By Chuck Cox
Fresh off of last Thursday’s Toad the Wet Sprocket show, the Kessler‘s unofficial “1990s Flashback Month” continued with two absolutely amazing concerts — Joan Osborne and Marc Cohn — over the weekend.
The two very well-respected solo artists, who had one huge Top 40 hit each, showed off their serious musical chops by putting together fantastic shows, complete with killer opening acts. And the Kessler was absolutely the perfect place for their styles.
Joan Osborne and Sara Hickman (Saturday)
Osborne’s mega-hit “One Of Us” was impossible to avoid in 1995. And that was a good thing. Her song was so big Prince covered it on his Emancipation album the following year. When Prince is covering your song, you’ve done something very, very right. Osborne opened her encore with a beautiful version of the song that made her famous. And she also gave a nod to Prince by covering “Little Red Corvette,” with a little bit of lyrical help from an audience member.
Her 90-minute show was heavy on cover songs, touching on acts like the Grateful Dead, Willie Dixon, Tina Turner, Otis Redding, Van Morrison and Dave Mason, including songs from the blues cover album, Bring It On Home, she released last year. After opening with “St. Teresa,” Osborne played a couple of new songs, “How You Work On Me,” and “Where We Start.”
Opener Sara Hickman, whose name I’ve heard a thousand times but had never seen, was absolutely awesome. With a commanding stage presence and an acoustic guitar, Hickman owned the audience while, at times, sounding like she had some musical accompaniment by pounding out beats on her guitar. With numerous studio albums to her credit, the 2010 Official State Musician of Texas had plenty of material to choose from. And her set list was flawless.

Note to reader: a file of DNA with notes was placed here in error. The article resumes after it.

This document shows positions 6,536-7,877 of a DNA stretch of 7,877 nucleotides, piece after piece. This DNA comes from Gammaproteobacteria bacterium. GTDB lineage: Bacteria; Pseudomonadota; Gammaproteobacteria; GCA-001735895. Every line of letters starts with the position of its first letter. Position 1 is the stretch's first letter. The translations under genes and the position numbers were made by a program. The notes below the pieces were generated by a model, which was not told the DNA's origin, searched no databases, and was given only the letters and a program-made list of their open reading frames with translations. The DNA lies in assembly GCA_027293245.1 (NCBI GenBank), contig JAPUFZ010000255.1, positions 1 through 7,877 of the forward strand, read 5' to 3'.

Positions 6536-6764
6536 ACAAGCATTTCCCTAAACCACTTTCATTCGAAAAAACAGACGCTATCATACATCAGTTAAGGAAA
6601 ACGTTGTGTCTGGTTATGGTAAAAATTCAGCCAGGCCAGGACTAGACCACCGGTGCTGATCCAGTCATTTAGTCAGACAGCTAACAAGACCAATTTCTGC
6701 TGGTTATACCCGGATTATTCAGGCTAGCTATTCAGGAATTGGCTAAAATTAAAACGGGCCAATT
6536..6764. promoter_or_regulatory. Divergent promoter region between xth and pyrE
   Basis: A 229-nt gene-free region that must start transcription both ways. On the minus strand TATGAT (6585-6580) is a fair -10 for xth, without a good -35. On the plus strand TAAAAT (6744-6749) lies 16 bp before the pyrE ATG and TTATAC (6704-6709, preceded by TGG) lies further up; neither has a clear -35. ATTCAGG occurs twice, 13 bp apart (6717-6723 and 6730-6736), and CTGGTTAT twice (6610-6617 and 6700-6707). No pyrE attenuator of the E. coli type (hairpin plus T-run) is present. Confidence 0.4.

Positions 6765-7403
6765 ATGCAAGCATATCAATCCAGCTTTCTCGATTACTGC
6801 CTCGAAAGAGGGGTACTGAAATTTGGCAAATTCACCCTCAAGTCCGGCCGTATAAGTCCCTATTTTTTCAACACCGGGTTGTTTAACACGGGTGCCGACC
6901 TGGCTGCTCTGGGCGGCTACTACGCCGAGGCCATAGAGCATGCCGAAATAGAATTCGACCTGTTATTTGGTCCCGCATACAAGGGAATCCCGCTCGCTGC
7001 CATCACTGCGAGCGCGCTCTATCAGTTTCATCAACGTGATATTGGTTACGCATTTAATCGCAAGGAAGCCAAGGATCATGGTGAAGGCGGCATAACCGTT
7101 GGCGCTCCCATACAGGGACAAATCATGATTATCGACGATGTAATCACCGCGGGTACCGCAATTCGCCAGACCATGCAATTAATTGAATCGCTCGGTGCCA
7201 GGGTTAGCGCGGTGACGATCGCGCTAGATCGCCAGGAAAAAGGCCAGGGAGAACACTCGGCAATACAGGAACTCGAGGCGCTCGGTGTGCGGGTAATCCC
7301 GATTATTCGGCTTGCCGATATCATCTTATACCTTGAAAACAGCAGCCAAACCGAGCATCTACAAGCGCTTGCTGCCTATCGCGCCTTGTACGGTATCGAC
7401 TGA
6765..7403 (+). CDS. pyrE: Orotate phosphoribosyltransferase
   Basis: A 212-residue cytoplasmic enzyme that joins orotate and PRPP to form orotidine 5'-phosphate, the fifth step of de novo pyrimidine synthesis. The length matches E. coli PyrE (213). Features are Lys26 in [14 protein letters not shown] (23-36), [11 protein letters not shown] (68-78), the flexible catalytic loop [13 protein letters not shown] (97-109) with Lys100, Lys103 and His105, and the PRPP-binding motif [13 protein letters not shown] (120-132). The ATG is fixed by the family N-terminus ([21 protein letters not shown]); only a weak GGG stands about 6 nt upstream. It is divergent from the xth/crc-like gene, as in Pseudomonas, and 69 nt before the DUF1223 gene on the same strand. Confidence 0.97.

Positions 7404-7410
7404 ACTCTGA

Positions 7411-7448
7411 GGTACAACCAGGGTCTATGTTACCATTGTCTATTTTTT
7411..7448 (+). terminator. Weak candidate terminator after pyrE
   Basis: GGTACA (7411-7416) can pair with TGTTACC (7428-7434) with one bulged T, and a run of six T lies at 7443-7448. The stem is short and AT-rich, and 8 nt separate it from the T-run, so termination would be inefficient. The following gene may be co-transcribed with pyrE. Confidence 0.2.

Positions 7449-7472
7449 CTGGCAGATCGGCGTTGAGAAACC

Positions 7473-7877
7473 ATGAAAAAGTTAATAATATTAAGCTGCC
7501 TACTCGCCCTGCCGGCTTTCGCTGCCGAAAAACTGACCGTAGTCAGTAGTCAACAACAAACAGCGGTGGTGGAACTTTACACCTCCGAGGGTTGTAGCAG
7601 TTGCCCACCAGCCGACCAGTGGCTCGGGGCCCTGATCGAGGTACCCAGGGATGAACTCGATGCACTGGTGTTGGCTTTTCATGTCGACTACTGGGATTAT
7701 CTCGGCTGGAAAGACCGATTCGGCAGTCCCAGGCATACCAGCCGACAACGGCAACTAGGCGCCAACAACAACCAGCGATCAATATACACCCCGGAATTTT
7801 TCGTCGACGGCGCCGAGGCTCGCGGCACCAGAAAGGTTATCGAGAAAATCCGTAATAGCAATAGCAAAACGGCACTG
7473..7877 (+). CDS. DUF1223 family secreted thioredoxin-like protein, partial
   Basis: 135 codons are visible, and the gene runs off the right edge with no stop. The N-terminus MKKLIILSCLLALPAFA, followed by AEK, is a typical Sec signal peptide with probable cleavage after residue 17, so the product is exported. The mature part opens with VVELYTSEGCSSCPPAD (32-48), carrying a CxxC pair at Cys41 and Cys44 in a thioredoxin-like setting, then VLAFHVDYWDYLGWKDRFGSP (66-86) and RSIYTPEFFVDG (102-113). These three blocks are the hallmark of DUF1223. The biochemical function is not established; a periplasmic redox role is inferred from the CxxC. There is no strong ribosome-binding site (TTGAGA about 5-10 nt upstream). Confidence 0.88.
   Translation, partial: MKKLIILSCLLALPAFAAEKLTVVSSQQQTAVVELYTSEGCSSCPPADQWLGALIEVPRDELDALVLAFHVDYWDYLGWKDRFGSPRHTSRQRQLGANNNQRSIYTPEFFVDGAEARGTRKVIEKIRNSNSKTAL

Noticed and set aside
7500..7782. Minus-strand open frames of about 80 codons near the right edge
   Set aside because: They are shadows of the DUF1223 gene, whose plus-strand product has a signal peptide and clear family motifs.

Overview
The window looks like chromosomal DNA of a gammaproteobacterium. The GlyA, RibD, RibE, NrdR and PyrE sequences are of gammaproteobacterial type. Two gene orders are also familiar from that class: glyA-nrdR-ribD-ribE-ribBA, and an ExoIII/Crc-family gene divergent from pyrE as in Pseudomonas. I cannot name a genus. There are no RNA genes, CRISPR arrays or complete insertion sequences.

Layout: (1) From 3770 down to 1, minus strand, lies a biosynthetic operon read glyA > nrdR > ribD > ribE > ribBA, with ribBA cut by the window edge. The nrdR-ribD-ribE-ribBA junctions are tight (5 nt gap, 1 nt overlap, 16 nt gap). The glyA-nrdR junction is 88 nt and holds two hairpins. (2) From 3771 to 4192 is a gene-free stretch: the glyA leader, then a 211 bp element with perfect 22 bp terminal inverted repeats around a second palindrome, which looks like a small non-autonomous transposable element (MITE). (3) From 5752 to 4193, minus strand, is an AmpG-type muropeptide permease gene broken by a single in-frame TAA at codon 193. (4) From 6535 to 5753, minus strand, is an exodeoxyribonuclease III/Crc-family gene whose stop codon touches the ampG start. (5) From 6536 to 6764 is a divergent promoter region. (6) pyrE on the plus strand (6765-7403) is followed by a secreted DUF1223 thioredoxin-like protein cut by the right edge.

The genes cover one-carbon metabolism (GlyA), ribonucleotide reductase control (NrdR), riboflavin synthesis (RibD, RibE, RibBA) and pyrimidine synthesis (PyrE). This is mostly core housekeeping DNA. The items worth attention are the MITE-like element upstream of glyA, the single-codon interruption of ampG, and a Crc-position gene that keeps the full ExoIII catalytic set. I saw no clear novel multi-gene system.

Mark Cohn and Madison King (Sunday)
Other than his mega-hit “Walking in Memphis,” I really didn’t know much of anything about Cohn. I was pretty sure he would be amazing, though. And he didn’t disappoint. Belting out tunes both from behind the piano, on guitar, and just by himself throughout his two-hour show, Cohn showed off his skills as a musician and vocalist.
Not knowing most of his material, I was enthralled by several of his songs, like “Listening to Levon,” an ode to the late Levon Helm, “Silver Thunderbird,” and wedding song extraordinaire, “True Companion.” Cohn joked around when he hit an extra note during the latter that was due to the lack of success of his first marriage.
Cohn, a Cleveland native, was a very engaging guy who told some amazing stories with and in between his songs. He said it was his only the second or third time he had ever played Dallas, so he told the story of being a struggling young songwriter when he took a fateful trip to Memphis that ended up being the narrative for his signature song.
Local girl Madison King was also brilliant as Cohn’s opening act. She was clearly comfortable, although also psyched to be playing with a Grammy winner. “No big deal,” she jokingly told the audience. Like Hickman, King’s songs had a very honest quality to them. And she played them magnificently. King plays lots of shows in the area, so go check her out if you get a chance.
In an interesting side note, neither Osborne nor Cohn had ever played the Kessler before, but both Hickman and King had. After Cohn showed some love for the room, someone from the audience implored him to come back. He said he would, and that he hadn’t left yet.